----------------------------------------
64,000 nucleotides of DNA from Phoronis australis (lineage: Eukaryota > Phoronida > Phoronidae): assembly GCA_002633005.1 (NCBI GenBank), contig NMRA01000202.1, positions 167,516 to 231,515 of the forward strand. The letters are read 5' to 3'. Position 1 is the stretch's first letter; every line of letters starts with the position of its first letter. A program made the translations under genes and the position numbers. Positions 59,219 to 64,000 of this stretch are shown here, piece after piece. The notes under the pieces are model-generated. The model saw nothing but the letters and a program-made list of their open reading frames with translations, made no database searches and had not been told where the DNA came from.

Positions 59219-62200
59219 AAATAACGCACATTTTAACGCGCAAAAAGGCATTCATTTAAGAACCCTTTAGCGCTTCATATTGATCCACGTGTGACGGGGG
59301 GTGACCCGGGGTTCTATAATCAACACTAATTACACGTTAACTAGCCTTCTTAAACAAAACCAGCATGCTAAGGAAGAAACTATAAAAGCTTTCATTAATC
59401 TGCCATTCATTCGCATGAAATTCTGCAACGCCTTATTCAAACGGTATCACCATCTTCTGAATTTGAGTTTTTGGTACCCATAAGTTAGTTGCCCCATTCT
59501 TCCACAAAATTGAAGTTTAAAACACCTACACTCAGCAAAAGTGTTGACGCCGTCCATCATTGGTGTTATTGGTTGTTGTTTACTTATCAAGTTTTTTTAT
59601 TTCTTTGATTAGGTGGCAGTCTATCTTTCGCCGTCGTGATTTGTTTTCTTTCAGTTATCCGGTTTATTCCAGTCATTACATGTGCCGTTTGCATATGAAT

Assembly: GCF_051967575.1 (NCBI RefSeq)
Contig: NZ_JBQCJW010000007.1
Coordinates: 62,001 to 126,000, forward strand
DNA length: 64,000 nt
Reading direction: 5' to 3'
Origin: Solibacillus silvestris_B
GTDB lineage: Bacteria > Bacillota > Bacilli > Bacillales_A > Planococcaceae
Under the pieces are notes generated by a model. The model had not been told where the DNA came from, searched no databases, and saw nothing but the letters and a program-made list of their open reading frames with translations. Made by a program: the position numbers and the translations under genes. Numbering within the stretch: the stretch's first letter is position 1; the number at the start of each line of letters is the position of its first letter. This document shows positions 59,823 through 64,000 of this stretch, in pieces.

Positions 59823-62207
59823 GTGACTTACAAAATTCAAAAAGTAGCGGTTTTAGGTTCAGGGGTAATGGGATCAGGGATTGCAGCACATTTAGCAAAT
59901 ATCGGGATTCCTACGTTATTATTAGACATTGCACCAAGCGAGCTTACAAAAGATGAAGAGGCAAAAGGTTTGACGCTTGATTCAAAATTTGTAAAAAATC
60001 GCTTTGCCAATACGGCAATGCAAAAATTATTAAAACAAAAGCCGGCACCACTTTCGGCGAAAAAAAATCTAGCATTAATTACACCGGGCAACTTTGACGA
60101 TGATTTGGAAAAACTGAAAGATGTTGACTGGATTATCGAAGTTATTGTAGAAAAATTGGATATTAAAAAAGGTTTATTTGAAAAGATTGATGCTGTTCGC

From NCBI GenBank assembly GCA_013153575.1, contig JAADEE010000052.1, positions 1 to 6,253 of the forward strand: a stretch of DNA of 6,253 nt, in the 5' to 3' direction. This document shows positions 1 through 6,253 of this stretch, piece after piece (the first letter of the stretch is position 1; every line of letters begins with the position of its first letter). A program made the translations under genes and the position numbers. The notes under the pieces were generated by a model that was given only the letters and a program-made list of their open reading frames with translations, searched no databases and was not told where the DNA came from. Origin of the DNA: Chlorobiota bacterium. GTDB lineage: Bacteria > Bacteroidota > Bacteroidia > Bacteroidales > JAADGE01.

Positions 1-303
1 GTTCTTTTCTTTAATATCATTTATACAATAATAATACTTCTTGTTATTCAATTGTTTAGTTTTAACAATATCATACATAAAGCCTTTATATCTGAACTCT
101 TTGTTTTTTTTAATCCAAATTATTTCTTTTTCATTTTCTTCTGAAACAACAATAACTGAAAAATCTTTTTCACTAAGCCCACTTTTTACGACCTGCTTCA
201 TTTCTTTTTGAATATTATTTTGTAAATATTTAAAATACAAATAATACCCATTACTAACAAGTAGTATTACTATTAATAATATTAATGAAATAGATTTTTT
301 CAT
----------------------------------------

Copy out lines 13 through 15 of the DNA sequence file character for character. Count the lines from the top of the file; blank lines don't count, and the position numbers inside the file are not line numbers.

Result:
Origin: Solibacillus silvestris_B
GTDB lineage: Bacteria > Bacillota > Bacilli > Bacillales_A > Planococcaceae
Under the pieces are notes generated by a model. The model had not been told where the DNA came from, searched no databases, and saw nothing but the letters and a program-made list of their open reading frames with translations. Made by a program: the position numbers and the translations under genes. Numbering within the stretch: the stretch's first letter is position 1; the number at the start of each line of letters is the position of its first letter. This document shows positions 59,823 through 64,000 of this stretch, in pieces.